Acid, Heartburn, and Cancer

by Robert Sewell, MD, FACS

Older Man

Most heartburn sufferers are aware of the connection between chronic gastric reflux and the development of a condition known as Barrett’s esophagus. Likewise, numerous articles have been written describing how Barrett’s carries a risk of progression to esophageal cancer. In virtually every article, authors stress the importance of controlling reflux as a means of reducing the risk of Barrett’s and subsequent esophageal cancer. The natural assumption is that since acid causes the burning sensation it must also be the cause of Barrett’s and subsequently cancer. Treatment recommendations invariably include taking drugs to stop acid from being produced by the stomach. However, there is growing evidence that that assumption may not be entirely correct.

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Beginning in the early 1970’s a new type of acid suppressing medication, called Histamine-2 Antagonists (H2 Blockers) was introduced. The first of these drugs was Tagamet®, but is was soon followed by Zantac®, Pepcid®, and Axid®. These medications rapidly became among the most widely prescribed drugs in America, because unlike common antacids, (Tums®, Rolaids®, Maalox®, etc.) they could be taken as a once a day pill and they offered patients prolonged relief from troublesome heartburn. The H2 Blockers were joined by new category of drugs called Proton Pump Inhibitors, or PPIs, when Prilosec® came on the market in 1989. Other PPIs, including PrevAcid®, Nexium®, and Protonix®, followed by Aciphex®, Dexilant®, and Kapidex® are now among the most commonly prescribed medications, accounting for more that $12 Billion in sales annually. Many are now also available over-the-counter.

So what is the relationship between acid reflux and Barrett’s esophagus? If acid exposure causes Barrett’s and subsequently cancer, given the effectiveness of acid suppressing medications, and the millions of people who are taking them regularly, we should be seeing far fewer cases. However, the opposite is true. The incidence of esophageal cancer is rising faster than any other type of malignancy in the United States. (See Chart Below)

Cancer Growth Chart

While there is no definitive scientific evidence linking any of these medication to the growing numbers of patients with esophageal cancer, the graph below demonstrates very clearly that the alarming trend began in the mid 1970s, shortly after Tagamet came on the market. At the very least, this raises the question whether the chronic reflux of non-acidic stomach fluid might play a significant role in the development of Barrett’s and subsequent esophageal cancer. Clearly more research is needed to establish any such relationship.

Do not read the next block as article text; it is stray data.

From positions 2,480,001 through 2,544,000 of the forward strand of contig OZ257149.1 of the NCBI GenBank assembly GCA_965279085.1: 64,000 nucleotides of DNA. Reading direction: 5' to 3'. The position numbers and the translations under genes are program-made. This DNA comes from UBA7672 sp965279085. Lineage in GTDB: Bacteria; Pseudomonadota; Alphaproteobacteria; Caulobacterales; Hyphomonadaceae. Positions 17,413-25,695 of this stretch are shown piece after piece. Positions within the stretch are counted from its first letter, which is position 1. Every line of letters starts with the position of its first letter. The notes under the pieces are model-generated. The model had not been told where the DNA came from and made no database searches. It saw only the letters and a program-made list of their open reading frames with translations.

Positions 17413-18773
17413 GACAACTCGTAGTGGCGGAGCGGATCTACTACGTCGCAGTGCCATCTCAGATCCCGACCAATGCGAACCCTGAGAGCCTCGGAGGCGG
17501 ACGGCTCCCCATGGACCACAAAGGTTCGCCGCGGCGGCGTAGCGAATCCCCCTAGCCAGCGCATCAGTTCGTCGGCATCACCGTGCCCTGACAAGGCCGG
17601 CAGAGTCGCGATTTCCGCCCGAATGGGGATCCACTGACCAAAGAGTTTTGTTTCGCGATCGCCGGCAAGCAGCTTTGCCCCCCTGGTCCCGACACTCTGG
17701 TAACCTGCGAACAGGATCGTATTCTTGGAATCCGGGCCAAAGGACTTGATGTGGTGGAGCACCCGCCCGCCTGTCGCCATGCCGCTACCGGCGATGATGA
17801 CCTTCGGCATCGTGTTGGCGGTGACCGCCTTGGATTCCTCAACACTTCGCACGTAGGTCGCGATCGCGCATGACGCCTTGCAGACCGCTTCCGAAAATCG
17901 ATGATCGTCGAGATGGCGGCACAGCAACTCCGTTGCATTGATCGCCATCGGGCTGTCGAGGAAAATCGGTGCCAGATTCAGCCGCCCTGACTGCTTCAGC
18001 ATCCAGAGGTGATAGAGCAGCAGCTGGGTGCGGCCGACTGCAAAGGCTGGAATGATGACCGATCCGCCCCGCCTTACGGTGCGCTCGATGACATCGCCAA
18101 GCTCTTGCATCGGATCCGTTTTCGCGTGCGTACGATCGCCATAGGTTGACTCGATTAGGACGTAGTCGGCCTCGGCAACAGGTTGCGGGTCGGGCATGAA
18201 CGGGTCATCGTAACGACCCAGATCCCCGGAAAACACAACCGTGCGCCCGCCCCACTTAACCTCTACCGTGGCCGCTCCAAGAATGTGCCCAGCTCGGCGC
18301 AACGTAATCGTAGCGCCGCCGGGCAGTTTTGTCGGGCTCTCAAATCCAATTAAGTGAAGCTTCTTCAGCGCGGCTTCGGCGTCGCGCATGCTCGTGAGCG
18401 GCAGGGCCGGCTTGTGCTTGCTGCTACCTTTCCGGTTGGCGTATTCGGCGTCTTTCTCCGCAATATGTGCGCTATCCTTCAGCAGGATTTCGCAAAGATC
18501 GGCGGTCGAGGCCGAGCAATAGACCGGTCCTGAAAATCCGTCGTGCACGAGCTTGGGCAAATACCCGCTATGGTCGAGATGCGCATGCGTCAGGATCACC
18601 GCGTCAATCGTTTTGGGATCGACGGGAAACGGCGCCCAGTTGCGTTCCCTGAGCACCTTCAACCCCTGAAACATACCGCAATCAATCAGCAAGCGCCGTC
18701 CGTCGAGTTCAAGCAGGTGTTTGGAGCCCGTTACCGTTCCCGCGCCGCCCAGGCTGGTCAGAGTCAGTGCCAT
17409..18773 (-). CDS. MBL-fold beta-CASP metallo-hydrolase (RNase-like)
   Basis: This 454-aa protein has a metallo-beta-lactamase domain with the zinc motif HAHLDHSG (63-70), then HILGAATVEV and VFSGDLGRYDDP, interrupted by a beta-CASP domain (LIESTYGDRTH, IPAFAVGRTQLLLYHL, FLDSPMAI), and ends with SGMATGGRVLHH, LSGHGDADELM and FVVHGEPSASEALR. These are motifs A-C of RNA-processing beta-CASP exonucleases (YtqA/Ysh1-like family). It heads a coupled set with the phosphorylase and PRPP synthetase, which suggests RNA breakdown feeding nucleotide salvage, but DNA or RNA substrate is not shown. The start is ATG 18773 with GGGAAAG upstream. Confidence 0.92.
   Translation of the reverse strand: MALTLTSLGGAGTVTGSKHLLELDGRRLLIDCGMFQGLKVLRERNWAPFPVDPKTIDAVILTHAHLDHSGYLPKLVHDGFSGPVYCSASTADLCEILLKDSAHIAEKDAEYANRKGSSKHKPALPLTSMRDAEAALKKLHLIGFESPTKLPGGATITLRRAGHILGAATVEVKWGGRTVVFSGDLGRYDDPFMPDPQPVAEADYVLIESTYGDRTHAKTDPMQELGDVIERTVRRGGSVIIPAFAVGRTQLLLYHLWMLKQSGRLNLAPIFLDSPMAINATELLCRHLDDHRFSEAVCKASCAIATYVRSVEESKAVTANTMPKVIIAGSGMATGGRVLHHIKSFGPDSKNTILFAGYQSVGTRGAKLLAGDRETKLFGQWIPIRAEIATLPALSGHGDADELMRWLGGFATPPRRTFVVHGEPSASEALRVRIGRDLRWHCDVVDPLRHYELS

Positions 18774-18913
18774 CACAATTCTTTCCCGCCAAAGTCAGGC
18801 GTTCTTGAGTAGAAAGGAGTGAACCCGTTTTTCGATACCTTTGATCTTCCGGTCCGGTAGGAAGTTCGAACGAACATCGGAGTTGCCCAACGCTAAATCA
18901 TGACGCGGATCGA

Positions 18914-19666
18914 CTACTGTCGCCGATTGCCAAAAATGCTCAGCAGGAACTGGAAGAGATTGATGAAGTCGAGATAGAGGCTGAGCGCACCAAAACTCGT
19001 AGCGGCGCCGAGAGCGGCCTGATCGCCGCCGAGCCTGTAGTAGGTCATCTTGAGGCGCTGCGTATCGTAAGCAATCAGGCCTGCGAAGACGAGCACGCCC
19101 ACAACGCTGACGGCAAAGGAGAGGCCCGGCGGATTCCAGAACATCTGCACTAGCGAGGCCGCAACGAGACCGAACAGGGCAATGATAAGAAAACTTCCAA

Meanwhile, it is clear that medications offer excellent heartburn relief for most patients without eliminating or even reducing the mechanical reflux of stomach contents into the esophagus. To actually stop reflux requires a mechanical solution. Several minimally invasive techniques are available which are designed to augment the function of the lower esophageal sphincter and effectively stop reflux. Certainly not every heartburn sufferer is a candidate for surgery, but for those who are these procedures can help them avoid a lifetime of medication while potentially reducing their risk of developing Barrett’s esophagus and esophageal cancer.

 

 

North Texas Heartburn and Reflux Center is responsible for the content of this article. For more information contact their Southlake, Texas office at 817-749-0206 or go to www.myrefluxisgone.com.

 

 

PPIs and Heart Disease

PPIsIf you are among the millions of people who take a PPI (Proton Pump Inhibitor) every day to prevent heartburn, you need to know about this study.

Common Acid Reflux Drugs Associated With Increased Risk for Heart Attacks – (read more)

 

For decades Americans been subjected to aggressive ad campaigns for the “little purple pill” and its relatives. Many PPIs are now available over-the-counter, and countless heartburn sufferers have come to depend on one or more of these powerful acid reducing medications to “put out the fire.”

PPIs OTCFor several years we’ve known about the link between PPIs and heart disease in patients taking Plavix®, a commonly prescribed medication to prevent blood clots, but the risk now appears to extend to a much broader group of patients. According to a recent study conducted by researchers at Houston Methodist and Stanford University, chronic use of PPIs increases the overall risk of heart attack (myocardial infarction) by 16-21% compared to patients who don’t take PPIs.  The exact mechanism is unknown, but scientists believe it is related to suppression of an enzyme called DDAH, which is essential for cardiovascular health.

When PPIs were first introduced they were recommended for short-term use only (a few weeks). However, because their near universal effectiveness in reducing stomach acid and heartburn, countless patients have continued to take them, often for many years. With the release of this study, and others linking PPIs to other significant medical problems, their routine unsupervised use is being questioned by doctors and patients alike.

If you are concerned about the risks of taking PPIs, but just can’t imagine how you could get through the day without your heartburn medication, it is time to learn about your alternatives. In addition to H2 Blockers, like Tagomet®, Zantac®, Pepcid®, and Axid® there are minimally invasive surgical techniques, which treat reflux disease at its source, often eliminating the need for medication entirely.

To learn more about how to “put out the fire – permanently” go to www.myrefluxisgone.com.